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Hamilton summary - Term Paper Example

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It serves as the sacred bond that ties the people of America together (Hamilton, 295). However, the present confederation is not sufficient to preserve the union. There are various indicators that the…
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Hamilton Summary Union is very important for the safety and happiness of the American peoples. It serves as the sacred bond that ties the people of America together (Hamilton, 295). However, the present confederation is not sufficient to preserve the union. There are various indicators that the federation has failed. The insufficiency is exposed by the fact that there are debts owed to foreigners and to the local citizens (Hamilton, 295). In addition, the possession of the country’s territories and vital posts by foreigners, and the inability of the country to repel foreign aggressions, add to the insufficiency of the confederation (Hamilton, 297). The country has not been able to maintain commerce or command respect from other countries, which would be a major step towards safeguarding the country against encroachments (Hamilton, 298). Most significant is the poverty and disorder that threatens to tear the country apart, while it is endowed with great natural advantages. Therefore, the councils and maxims that hinder the adoption of the proposed constitution are the main obstacles towards the achievement of American union (Hamilton, 299). The maxims work towards denying US government the energy it requires, by advocating for the sovereignty of the member states. This is dangerous since it would create a situation of state alliances and rivalry against one another, demolishing the unity of the people and jeopardizing the achievements of togetherness (Hamilton, 296). There are many challenges associated with a federalist government. However, the only solution towards avoiding the creation of a League of Nations, and instead preserve the union, is to adopt a government, which has the overall authority over the states (Hamilton, 299).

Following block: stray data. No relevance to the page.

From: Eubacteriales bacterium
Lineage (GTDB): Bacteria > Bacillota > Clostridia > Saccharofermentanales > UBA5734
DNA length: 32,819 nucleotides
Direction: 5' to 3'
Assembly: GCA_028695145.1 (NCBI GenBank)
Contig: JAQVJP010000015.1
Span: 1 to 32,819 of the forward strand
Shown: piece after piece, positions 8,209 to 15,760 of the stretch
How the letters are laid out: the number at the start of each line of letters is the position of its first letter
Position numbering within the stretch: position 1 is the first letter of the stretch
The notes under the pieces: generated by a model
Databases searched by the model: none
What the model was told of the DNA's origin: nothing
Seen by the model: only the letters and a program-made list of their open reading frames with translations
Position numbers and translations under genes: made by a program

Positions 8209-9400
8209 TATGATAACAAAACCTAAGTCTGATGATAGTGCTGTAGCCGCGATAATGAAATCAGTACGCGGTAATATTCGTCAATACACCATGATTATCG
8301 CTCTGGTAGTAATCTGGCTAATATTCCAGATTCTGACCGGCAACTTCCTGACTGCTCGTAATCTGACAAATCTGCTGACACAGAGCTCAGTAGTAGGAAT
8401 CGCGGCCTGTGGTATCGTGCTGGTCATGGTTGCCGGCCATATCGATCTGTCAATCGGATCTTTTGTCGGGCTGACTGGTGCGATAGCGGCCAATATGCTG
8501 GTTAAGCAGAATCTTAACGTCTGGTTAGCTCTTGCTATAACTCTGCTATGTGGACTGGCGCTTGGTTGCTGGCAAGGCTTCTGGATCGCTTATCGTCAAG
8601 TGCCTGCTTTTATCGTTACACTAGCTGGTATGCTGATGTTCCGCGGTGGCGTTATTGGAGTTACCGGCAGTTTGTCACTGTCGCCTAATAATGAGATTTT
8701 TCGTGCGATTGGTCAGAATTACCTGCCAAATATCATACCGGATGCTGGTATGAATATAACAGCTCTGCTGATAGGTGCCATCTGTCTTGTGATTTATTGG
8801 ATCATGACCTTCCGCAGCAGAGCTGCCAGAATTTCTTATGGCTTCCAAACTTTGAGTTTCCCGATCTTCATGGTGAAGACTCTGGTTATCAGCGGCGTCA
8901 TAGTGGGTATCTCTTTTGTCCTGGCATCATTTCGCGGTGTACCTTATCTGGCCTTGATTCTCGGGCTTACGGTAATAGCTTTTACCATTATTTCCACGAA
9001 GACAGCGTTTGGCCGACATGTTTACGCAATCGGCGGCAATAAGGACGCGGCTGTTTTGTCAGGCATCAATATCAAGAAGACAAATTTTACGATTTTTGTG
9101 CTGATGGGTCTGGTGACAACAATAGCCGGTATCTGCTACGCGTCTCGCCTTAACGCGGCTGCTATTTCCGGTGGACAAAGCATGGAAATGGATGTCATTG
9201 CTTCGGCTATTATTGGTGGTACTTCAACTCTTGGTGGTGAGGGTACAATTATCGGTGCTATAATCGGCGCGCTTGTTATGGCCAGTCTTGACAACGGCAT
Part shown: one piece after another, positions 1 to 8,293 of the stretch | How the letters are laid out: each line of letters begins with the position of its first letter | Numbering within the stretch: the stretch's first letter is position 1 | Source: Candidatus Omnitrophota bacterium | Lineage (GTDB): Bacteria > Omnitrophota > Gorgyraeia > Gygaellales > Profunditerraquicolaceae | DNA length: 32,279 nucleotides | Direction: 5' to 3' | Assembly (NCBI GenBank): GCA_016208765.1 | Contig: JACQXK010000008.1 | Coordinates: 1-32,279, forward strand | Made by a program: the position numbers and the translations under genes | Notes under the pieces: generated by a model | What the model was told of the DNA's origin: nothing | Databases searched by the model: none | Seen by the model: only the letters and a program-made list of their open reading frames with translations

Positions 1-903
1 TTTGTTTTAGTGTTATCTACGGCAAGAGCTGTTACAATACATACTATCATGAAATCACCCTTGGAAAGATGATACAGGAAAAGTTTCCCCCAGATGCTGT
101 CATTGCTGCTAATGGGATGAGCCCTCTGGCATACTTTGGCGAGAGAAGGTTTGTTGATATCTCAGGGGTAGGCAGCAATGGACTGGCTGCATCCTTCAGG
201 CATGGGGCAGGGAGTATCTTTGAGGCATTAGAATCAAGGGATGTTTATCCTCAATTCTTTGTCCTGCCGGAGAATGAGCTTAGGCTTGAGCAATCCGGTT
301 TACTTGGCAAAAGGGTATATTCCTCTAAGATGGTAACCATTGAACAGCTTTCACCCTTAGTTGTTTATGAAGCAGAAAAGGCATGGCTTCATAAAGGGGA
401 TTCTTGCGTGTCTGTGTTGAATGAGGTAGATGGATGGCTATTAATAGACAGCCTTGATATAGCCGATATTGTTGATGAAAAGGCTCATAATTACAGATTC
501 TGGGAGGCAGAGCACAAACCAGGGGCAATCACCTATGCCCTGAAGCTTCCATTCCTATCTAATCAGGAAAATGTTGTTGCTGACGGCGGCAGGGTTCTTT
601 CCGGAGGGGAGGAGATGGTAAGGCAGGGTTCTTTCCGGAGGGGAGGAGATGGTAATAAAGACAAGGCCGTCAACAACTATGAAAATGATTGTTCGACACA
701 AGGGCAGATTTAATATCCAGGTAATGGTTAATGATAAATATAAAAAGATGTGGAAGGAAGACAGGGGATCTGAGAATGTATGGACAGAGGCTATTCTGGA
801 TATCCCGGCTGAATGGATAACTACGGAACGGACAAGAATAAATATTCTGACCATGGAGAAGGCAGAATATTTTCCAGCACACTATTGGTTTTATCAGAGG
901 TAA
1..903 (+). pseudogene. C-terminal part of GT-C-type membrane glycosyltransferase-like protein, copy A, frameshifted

Works Cited
Hamilton, Alexander. Selected Federalist and anti Federalist Papers. Mineola, N.Y: Dover Publications, 2001. 295-300. Print. Read More
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